All schools that want to label a course “AP” must get authorization by going through the AP Course Audit. This means submitting two things:
- A subject-specific AP Course Audit Form
- A course syllabus
Teachers have the option to create their own syllabus or adopt one of the sample syllabi provided. A teacher-created syllabus is checked by our reviewers to ensure that the course fulfills the AP Program’s course-specific curricular and resource requirements.
We offer plenty of resources, below, to help teachers understand course requirements and create a syllabus that fulfills these.
Designing Your AP Comparative Government and Politics Course
The AP Comparative Government and Politics course should be designed by your school to provide students with a learning experience equivalent to that of an introductory college course in comparative government and politics. Your course needs to introduce students to fundamental concepts used by political scientists to study the processes and outcomes of politics in a variety of countries and settings. The course should aim to illustrate the rich diversity of political life, to show available institutional alternatives, to explain differences in processes and policy outcomes, and to communicate to students the importance of global political and economic changes.
There are no specific curricular prerequisites for students taking AP Comparative Government and Politics.
Getting to Know the Course and Exam
The key document for each AP course is the course and exam description. Start by reviewing it to understand the objectives and expectations of the AP course and exam.
- AP Comparative Government and Politics Course Description (.pdf/546.85KB) - Describes in detail the AP Comparative Government and Politics course and exam. Includes the curriculum framework and a representative sample of exam questions.
Creating Your Syllabus
Use these resources to design your syllabus.
Download this document for more help creating your syllabus.
- Syllabus Development Guide: AP Comparative Government and Politics (.pdf/917KB) - Includes the guidelines reviewers use to evaluate syllabi along with three samples of evidence for each requirement. This guide also specifies the level of detail required in the syllabus to receive course authorization.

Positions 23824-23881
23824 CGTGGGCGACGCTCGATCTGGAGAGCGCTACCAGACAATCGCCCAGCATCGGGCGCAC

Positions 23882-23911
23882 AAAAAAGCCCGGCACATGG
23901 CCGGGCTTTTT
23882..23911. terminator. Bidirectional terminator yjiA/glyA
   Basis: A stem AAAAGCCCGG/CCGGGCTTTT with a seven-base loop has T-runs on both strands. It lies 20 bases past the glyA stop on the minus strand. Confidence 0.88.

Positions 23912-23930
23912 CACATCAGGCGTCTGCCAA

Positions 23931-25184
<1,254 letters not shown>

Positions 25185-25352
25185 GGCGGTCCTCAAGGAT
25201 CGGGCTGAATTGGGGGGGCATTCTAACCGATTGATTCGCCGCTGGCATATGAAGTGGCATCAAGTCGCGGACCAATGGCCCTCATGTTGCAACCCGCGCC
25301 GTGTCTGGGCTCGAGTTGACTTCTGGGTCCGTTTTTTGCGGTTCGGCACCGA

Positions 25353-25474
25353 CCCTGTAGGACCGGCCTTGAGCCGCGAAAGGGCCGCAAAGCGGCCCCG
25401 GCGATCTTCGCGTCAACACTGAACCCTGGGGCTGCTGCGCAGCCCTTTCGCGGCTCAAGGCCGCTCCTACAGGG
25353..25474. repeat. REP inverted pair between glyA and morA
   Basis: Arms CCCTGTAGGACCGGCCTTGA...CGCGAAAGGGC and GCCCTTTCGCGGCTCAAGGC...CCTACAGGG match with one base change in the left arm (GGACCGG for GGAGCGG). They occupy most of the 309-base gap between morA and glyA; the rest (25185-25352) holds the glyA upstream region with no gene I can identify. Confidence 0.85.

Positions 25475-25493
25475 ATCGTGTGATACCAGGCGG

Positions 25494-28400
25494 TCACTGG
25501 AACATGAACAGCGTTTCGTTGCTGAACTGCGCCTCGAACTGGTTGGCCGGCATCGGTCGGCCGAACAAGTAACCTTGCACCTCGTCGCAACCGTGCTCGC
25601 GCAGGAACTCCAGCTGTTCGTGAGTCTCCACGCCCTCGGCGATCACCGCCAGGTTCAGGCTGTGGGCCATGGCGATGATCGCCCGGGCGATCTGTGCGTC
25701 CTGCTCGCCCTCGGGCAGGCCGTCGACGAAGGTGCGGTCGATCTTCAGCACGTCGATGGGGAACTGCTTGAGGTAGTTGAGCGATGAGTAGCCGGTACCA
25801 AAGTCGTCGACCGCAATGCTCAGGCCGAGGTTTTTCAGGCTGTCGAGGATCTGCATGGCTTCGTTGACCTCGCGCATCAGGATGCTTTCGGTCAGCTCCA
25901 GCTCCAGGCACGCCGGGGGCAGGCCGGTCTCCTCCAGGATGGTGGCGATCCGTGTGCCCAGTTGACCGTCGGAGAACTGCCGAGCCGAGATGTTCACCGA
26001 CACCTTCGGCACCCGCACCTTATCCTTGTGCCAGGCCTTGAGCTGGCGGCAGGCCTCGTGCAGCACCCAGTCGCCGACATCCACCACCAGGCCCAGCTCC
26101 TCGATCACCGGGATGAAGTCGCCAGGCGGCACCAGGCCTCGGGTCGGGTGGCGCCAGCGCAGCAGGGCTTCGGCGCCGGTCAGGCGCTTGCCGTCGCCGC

These four annotated sample AP Comparative Government and Politics syllabi show how the curricular requirements can be demonstrated in a syllabus and what level of detail you’ll need to include.
Your course must fulfill these requirements, and your syllabus should make it clear how the requirements will be addressed.
AP Comparative Government and Politics curricular requirements:
- The teacher has read the most recent AP Government and Politics Course Description (.pdf/547KB).
- The course provides instruction in each of the following six topics outlined in the course description:
- Introduction to Comparative Politics
- Sovereignty, Authority, and Power
- Political Institutions
- Citizens, Society, and the State
- Political and Economic Change
- Public Policy
- Six countries form the core of the course: China, Great Britain, Iran, Mexico, Nigeria, and Russia. The course uses concrete examples from these six countries, including contemporary political changes, to illustrate the six major content areas of the course.
- The course teaches students to compare and contrast political institutions and processes across countries and to derive generalizations.
- The course introduces students to the analysis and interpretation of data relevant to comparative government and politics.
- The course requires students to write analytical and interpretive essays frequently.
- The course includes supplemental readings, including primary source materials and contemporary news analyses, that strengthen student understanding of the curriculum.